What I saw while I was there was a lot of old, beautiful church buildings that are empty. People who used to have faith in Christ but are dead inside. People who want to feel better about their life choices and want to pick and choose what parts of the Bible are acceptable. Several of the churches in the Boston area boldly proclaim their acceptance of all and that non-biblical lifestyles are welcome and accepted. While I believe everyone should be welcomed into a church and should be loved, not all lifestyles are biblical and churches should not embrace sinfulness in any of us (no matter the sin). One church we saw in Medford had three different signs proclaiming this. I got a picture of two of the three signs.
|Sign says, "Our faith is over 2000 years old. Our thinking is not."|
|Notice the rainbow in the bottom corner.|
People in Boston are not against you believing in Christ, they just don't want to because it doesn't suit their needs, it isn't convenient, or they just "aren't into it." People in Boston seem to just sort of want everyone to be happy and everyone can do/believe whatever they want to. While that is a nice thought to think, it isn't what the Bible says we should do.
Boston is a beautiful place that is a perfect blend of history and modern life. We talked to a lot of people who live there and most of them are hurting and desperate for Christ's love. While a lot of the sight-seeing we did doesn't seem very missionary-like, it was important for our team to get an idea of what the city is really like, see what is there, what the people are like, and what the culture is. Being a Red Sox fan is quite possibly the biggest part of their culture there. A lot of the people there won't accept you or listen to you if they know you aren't a Sox fan...seriously.
Our trip was very sobering for me. I grew up in the Bible belt and in a family of believers. I have always been around believers. When I've been around people who don't believe in Christ, I've just sort of walked on egg shells so I don't offend them--after all, most non-believers are that way because they think we are full of hate towards people who have different ideas and views than we do when actually, those were the people Christ approached first, with love. I have never viewed myself as a missionary. To me, an missionary was some obscure person who goes to live in the jungles of Africa to translate Bibles and is never seen again. Missionaries can be those people, but that isn't the only type of person who is a missionary. We all are. Jesus called us to that and that is something I seemed to have conveniently pushed aside and forgotten about. Just spending time every day with the Godly women who went really changed my perspective. It showed me just how lazy I have become in my faith.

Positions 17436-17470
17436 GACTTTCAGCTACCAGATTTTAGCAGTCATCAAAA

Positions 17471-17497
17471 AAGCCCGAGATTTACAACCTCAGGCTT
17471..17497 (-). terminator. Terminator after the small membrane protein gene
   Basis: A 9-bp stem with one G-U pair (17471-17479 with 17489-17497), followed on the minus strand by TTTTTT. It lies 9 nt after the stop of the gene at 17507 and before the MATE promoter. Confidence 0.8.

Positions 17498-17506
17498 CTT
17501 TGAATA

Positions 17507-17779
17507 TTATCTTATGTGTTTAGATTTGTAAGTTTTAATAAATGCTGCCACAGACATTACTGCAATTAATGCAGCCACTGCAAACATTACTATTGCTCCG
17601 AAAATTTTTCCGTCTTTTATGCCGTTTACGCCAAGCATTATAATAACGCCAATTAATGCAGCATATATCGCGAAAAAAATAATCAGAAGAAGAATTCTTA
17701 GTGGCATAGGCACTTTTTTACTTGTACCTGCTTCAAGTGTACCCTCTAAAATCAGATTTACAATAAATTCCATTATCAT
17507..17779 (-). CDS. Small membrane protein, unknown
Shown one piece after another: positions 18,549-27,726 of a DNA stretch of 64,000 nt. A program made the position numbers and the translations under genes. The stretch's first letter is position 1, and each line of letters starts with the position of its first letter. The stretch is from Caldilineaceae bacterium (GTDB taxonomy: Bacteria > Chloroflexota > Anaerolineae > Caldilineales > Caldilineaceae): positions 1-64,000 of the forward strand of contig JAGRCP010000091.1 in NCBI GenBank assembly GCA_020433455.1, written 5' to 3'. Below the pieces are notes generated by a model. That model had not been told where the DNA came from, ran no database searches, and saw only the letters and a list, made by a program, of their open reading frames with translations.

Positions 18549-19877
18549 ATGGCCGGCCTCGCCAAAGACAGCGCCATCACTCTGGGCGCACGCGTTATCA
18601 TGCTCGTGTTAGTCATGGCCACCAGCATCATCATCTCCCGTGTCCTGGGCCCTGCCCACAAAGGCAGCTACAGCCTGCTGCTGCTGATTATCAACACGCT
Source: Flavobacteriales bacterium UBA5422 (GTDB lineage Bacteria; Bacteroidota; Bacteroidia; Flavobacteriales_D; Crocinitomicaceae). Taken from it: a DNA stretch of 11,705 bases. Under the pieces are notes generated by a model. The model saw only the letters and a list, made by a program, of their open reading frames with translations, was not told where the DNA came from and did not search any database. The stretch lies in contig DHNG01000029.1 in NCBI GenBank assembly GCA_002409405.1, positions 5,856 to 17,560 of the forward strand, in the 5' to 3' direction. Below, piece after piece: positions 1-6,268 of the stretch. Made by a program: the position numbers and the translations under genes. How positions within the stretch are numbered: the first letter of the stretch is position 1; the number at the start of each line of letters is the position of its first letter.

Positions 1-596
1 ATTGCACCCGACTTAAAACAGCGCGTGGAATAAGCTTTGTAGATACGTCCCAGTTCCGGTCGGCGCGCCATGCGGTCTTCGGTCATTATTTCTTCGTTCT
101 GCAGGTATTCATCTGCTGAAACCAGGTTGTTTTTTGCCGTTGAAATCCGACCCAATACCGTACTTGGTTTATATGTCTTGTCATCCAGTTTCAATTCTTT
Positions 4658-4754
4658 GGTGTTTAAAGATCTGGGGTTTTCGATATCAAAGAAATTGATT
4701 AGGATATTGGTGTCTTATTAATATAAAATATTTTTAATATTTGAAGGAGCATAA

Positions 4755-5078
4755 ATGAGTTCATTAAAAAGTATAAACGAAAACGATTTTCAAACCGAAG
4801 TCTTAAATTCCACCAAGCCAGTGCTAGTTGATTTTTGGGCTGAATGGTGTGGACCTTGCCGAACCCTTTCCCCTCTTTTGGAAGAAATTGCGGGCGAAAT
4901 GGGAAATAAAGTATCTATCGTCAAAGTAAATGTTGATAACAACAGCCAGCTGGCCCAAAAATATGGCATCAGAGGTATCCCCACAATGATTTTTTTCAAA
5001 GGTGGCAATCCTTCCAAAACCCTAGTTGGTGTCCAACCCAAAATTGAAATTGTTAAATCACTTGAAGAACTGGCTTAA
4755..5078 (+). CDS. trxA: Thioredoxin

My team and the church planters we met with really opened my eyes and challenged my heart. Before we got off the plane, one of the flight attendants spoke with us and said she'd been talking with the other half of our group almost the whole flight. They'd ask her what they could pray for her about, where she went to church, and just took time to listen to what she said. Some of the church interns picked us up at the airport to help us find our way on the subway and bus system. Before we ever got on the first train, Joel (an intern), was asked by a man to help him with his luggage. In the five minutes it took to do that and wait on the train, he'd shared Christ with him. People were asking our waiters and waitresses if they had any needs we could pray for. People in the elevator of the hotel were being invited to Redemption Hill's church service. It made me think about when the last time was that I had Christ on my mind when I talked to someone outside that church building. When was the last time I invested in strangers? When was the last time I put other people's prayer needs before my own?